Contrary to popular belief, puppies don't teeth like humans. While they do lose their 'baby teeth' around 3-9 months old, the actual destructive chewing (also known as 'puppy teething') is usually due to behavioural issues, not the teething itself. These behavioural issues need to be dealt with early.
Designate Teeth-Free Zones
Don't tempt your puppy with yummy furniture and shoes! Block your puppy's access to areas that contain chewable items, then work on training your puppy to not chew at all.
Use Doggy Chew Toys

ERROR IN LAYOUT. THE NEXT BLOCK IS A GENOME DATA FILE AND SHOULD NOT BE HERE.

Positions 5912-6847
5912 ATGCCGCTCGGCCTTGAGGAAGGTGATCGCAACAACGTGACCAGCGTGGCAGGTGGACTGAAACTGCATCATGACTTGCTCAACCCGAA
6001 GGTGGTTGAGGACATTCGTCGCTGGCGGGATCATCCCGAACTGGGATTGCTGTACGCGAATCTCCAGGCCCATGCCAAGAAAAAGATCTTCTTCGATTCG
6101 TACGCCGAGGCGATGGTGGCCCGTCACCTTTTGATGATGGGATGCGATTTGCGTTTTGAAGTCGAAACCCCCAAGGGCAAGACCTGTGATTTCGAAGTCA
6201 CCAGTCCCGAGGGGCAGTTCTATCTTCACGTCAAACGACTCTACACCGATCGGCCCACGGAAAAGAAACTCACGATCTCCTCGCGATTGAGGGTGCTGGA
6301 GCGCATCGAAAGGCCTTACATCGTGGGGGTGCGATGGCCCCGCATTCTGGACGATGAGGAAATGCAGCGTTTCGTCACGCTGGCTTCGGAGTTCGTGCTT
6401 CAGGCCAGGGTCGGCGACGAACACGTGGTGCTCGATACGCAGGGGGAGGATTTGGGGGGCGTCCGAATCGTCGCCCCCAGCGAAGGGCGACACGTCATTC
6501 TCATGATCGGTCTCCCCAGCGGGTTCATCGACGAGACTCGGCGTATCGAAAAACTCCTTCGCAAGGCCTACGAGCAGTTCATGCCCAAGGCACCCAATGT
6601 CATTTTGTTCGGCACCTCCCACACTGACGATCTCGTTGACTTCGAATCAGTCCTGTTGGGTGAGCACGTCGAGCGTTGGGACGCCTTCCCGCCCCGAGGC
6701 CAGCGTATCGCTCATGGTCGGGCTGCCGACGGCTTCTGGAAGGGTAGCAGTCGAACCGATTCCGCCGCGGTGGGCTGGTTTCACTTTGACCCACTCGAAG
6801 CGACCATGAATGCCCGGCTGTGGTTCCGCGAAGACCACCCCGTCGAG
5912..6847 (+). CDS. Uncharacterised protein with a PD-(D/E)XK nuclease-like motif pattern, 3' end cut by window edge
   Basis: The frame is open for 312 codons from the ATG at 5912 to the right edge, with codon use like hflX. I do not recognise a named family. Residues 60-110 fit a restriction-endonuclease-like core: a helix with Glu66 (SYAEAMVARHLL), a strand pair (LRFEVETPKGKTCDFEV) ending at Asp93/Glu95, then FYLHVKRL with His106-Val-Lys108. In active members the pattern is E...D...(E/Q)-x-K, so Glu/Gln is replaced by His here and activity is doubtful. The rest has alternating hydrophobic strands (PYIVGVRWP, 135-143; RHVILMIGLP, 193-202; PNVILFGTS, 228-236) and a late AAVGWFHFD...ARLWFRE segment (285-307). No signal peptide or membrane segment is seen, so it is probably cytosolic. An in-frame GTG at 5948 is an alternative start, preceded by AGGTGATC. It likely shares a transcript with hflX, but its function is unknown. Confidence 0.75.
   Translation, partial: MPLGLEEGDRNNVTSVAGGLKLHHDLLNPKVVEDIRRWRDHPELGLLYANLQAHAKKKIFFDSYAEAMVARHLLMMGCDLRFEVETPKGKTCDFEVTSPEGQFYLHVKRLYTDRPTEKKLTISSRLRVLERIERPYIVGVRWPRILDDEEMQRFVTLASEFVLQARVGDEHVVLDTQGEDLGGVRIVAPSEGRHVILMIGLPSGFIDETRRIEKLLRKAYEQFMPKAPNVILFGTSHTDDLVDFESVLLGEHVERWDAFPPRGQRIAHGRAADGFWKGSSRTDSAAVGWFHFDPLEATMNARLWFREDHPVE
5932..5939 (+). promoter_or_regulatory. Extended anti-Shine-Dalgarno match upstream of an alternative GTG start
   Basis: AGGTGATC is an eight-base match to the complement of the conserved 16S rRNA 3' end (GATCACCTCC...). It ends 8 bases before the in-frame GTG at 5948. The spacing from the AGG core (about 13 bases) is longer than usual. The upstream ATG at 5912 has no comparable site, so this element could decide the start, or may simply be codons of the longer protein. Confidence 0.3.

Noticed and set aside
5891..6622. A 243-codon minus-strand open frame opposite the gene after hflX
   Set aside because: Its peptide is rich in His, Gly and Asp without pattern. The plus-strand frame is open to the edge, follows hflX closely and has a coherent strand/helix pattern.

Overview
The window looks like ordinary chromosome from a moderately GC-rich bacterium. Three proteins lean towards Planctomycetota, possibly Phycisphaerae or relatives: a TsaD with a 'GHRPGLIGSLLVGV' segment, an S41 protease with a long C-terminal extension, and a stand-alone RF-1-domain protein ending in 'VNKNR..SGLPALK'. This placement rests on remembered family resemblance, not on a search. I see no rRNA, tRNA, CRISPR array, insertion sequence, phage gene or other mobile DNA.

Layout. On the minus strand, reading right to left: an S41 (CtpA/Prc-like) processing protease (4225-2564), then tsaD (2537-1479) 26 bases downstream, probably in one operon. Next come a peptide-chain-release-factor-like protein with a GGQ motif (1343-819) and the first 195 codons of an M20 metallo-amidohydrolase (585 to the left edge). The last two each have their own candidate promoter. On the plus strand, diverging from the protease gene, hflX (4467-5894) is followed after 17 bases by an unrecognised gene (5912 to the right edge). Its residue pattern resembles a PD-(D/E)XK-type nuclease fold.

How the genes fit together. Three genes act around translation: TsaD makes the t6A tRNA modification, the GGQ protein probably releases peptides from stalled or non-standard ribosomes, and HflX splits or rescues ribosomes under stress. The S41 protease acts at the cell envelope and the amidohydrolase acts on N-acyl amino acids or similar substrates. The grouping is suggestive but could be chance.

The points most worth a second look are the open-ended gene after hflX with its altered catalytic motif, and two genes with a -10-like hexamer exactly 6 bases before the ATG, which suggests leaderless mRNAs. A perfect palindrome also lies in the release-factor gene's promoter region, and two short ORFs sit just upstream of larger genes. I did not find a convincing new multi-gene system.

Introduce age-appropriate chew toys early and save your precious household items. Chew toys specifically designed for puppies tend to be smaller and softer than toys made for adults, because puppy teeth are more fragile. These toys should still be durable enough to handle aggressive chewing. When playing with your puppy, remove any destroyed chew toys immediately to prevent accidents.
Incorporate Healthy Eating
Caring for a teething puppy requires also caring for the puppy's teeth. Make sure your puppy is eating a properly balanced diet, including vitamins and minerals such as calcium. This will allow their new permanent teeth to develop normally.
Remember, having two teeth crowded into a space meant for one can cause discomfort and possibly bring out some destructive tendencies in your puppy.